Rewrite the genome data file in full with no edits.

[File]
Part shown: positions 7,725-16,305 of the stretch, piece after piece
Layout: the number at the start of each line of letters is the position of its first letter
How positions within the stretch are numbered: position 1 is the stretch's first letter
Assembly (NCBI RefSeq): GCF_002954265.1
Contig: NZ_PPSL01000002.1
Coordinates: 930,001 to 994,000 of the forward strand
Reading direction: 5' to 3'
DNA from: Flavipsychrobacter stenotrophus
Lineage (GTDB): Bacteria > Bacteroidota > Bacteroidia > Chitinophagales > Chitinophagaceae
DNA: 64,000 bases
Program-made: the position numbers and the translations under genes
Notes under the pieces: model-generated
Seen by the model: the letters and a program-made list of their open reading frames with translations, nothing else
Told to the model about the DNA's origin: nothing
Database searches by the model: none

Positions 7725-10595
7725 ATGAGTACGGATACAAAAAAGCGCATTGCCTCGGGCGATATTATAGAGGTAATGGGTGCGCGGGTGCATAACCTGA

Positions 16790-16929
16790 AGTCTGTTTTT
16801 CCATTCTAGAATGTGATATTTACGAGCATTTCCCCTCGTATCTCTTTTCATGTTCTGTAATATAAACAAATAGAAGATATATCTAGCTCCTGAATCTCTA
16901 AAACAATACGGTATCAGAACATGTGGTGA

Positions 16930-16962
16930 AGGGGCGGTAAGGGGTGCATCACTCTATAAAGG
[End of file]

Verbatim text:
Part shown: positions 7,725-16,305 of the stretch, piece after piece
Layout: the number at the start of each line of letters is the position of its first letter
How positions within the stretch are numbered: position 1 is the stretch's first letter
Assembly (NCBI RefSeq): GCF_002954265.1
Contig: NZ_PPSL01000002.1
Coordinates: 930,001 to 994,000 of the forward strand
Reading direction: 5' to 3'
DNA from: Flavipsychrobacter stenotrophus
Lineage (GTDB): Bacteria > Bacteroidota > Bacteroidia > Chitinophagales > Chitinophagaceae
DNA: 64,000 bases
Program-made: the position numbers and the translations under genes
Notes under the pieces: model-generated
Seen by the model: the letters and a program-made list of their open reading frames with translations, nothing else
Told to the model about the DNA's origin: nothing
Database searches by the model: none

Positions 7725-10595
7725 ATGAGTACGGATACAAAAAAGCGCATTGCCTCGGGCGATATTATAGAGGTAATGGGTGCGCGGGTGCATAACCTGA

Positions 16790-16929
16790 AGTCTGTTTTT
16801 CCATTCTAGAATGTGATATTTACGAGCATTTCCCCTCGTATCTCTTTTCATGTTCTGTAATATAAACAAATAGAAGATATATCTAGCTCCTGAATCTCTA
16901 AAACAATACGGTATCAGAACATGTGGTGA

Positions 16930-16962
16930 AGGGGCGGTAAGGGGTGCATCACTCTATAAAGG